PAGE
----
So… what are the implications of this for the practice of Christianity? Undoubtedly, it’s the reason we observe so much homogeneity within congregations. For example, churches tend to be segregated by race, with people of a particular racial and ethnic group congregating in a particular church. (This trend is changing over time, but it still manifests itself strongly). Even if a church is racially diverse, it will probably be economically homogenous.

Even within churches, we seek out people like us–by age, education, and other social characteristics.

Is this tendency to seek out and bond with similar others a good thing, bad thing, or neutral, from a Christian perspective that is. At this point, I would probably lean toward neutral. On one hand, it presents challenges in terms of diversity–for racially-diverse (and, really, just about anything-diverse) churches are difficult to maintain, especially when they are small. On the other hand, homophily creates strong social networks along which information and assistance can be passed.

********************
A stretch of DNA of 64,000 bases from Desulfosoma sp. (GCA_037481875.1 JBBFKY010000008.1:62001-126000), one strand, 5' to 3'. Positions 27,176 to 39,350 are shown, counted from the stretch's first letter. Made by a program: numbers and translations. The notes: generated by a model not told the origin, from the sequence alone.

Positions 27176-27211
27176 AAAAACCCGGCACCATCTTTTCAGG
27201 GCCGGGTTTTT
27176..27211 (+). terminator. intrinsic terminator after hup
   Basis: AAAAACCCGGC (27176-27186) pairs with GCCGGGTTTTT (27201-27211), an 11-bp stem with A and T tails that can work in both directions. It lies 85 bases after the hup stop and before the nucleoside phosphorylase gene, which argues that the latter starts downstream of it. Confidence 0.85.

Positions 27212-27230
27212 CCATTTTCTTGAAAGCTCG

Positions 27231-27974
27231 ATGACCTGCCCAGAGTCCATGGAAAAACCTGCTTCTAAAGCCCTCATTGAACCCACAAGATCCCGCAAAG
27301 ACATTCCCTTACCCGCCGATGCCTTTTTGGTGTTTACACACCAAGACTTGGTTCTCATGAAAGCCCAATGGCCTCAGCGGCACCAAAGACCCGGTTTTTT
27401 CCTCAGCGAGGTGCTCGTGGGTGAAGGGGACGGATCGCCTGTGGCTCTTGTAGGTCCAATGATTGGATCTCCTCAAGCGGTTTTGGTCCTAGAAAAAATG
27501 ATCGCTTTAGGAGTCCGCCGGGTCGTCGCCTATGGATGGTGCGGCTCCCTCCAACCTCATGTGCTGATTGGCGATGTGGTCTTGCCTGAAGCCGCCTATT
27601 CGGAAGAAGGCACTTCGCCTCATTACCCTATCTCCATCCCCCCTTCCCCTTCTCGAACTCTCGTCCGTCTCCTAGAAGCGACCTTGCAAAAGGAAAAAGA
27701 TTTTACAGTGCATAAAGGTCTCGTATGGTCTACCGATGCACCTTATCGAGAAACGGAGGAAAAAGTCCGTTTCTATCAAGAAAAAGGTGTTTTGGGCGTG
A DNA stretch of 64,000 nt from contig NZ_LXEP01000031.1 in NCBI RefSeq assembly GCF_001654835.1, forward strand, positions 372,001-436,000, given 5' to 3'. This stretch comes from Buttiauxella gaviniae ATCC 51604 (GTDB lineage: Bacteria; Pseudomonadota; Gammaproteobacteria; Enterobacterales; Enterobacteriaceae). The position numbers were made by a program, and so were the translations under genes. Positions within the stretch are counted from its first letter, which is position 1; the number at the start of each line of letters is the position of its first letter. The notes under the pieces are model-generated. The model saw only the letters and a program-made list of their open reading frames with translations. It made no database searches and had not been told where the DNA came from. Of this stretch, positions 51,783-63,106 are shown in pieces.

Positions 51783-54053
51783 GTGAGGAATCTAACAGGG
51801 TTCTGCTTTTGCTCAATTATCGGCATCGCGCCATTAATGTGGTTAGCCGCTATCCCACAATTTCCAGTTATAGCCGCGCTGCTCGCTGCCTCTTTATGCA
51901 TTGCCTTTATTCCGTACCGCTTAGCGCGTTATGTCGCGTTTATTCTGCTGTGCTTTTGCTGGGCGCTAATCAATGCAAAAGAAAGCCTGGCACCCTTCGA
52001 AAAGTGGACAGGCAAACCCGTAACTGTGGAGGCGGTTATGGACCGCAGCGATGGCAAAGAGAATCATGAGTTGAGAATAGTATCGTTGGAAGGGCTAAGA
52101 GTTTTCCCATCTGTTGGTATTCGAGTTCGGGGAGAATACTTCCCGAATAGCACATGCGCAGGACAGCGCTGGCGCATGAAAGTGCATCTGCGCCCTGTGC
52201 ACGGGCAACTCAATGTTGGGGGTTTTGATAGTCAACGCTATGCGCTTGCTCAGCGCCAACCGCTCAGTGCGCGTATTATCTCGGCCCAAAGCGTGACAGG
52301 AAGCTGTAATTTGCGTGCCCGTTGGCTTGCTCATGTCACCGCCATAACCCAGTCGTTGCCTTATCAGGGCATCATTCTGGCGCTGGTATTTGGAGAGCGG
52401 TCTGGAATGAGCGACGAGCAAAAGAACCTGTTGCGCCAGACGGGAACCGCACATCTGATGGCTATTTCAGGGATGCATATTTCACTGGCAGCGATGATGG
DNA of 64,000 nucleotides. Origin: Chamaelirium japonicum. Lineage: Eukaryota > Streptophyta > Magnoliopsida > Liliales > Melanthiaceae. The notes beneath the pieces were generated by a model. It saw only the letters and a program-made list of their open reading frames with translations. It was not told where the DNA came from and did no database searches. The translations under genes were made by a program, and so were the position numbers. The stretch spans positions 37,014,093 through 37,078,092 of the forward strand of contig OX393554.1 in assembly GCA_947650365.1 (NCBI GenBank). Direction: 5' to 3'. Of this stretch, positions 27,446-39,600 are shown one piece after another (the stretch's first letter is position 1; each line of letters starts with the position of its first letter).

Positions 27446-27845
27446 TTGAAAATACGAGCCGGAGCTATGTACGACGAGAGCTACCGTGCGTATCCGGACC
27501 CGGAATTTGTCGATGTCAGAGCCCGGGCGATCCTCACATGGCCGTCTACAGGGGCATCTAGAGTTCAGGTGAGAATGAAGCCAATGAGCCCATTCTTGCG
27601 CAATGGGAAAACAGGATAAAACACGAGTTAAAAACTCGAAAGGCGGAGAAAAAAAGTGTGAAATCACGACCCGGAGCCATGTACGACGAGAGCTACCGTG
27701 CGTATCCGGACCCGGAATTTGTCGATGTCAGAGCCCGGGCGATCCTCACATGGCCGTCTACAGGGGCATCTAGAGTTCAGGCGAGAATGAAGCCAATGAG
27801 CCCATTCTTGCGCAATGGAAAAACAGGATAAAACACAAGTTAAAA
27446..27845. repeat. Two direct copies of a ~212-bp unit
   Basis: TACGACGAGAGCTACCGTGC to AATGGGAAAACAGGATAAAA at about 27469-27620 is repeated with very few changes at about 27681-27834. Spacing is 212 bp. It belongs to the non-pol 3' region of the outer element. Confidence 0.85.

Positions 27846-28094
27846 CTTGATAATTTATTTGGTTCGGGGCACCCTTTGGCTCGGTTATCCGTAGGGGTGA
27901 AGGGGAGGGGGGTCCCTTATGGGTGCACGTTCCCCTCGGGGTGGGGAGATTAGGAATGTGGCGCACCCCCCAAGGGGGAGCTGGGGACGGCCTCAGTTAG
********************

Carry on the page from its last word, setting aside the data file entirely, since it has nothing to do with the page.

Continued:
This tension, between embracing diversity and taking advantage of similarity, shows itself with how churches and para-churches seek to grow. I know of a college ministry who organize their outreach efforts by race and ethnicity–with meetings specially targeting members of different racial and ethnic groups. The trick then, I suppose, is getting these different groups to interact as a whole. This type of approach–seeking homogeneity at smaller levels of organization and diversity at larger levels is one way of trying to get the best of both.

Perhaps simply being aware of the presence and power of homophily is important for all religious organizations.

Update on the Regnerus situation

Here’s an update on the brouhaha over Mark Regnerus’ study. As it should have, the complaint against Regnerus to the University of Texas was ruled to be without merit.

Here’s the opening paragraphs of the article:

“No formal investigation is warranted regarding allegations of scientific misconduct against a faculty member’s study that raised doubts about gay parenting, the University of Texas announced today.